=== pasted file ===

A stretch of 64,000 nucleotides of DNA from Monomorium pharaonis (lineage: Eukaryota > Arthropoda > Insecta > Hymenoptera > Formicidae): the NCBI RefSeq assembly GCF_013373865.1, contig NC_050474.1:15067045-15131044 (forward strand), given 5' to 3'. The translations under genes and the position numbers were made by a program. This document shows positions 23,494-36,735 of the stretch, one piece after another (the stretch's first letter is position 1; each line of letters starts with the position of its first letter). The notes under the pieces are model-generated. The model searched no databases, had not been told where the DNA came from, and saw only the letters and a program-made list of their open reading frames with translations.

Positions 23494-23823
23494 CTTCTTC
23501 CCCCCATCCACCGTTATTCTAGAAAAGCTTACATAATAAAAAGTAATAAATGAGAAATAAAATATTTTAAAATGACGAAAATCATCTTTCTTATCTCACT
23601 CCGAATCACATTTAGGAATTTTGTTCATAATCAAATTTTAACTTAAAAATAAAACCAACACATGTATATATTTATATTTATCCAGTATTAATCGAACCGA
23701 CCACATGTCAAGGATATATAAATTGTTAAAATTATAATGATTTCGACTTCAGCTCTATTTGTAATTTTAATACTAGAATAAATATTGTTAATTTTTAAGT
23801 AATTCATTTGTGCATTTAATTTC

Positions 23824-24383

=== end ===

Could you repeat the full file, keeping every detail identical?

A stretch of 64,000 nucleotides of DNA from Monomorium pharaonis (lineage: Eukaryota > Arthropoda > Insecta > Hymenoptera > Formicidae): the NCBI RefSeq assembly GCF_013373865.1, contig NC_050474.1:15067045-15131044 (forward strand), given 5' to 3'. The translations under genes and the position numbers were made by a program. This document shows positions 23,494-36,735 of the stretch, one piece after another (the stretch's first letter is position 1; each line of letters starts with the position of its first letter). The notes under the pieces are model-generated. The model searched no databases, had not been told where the DNA came from, and saw only the letters and a program-made list of their open reading frames with translations.

Positions 23494-23823
23494 CTTCTTC
23501 CCCCCATCCACCGTTATTCTAGAAAAGCTTACATAATAAAAAGTAATAAATGAGAAATAAAATATTTTAAAATGACGAAAATCATCTTTCTTATCTCACT
23601 CCGAATCACATTTAGGAATTTTGTTCATAATCAAATTTTAACTTAAAAATAAAACCAACACATGTATATATTTATATTTATCCAGTATTAATCGAACCGA
23701 CCACATGTCAAGGATATATAAATTGTTAAAATTATAATGATTTCGACTTCAGCTCTATTTGTAATTTTAATACTAGAATAAATATTGTTAATTTTTAAGT
23801 AATTCATTTGTGCATTTAATTTC

Positions 23824-24383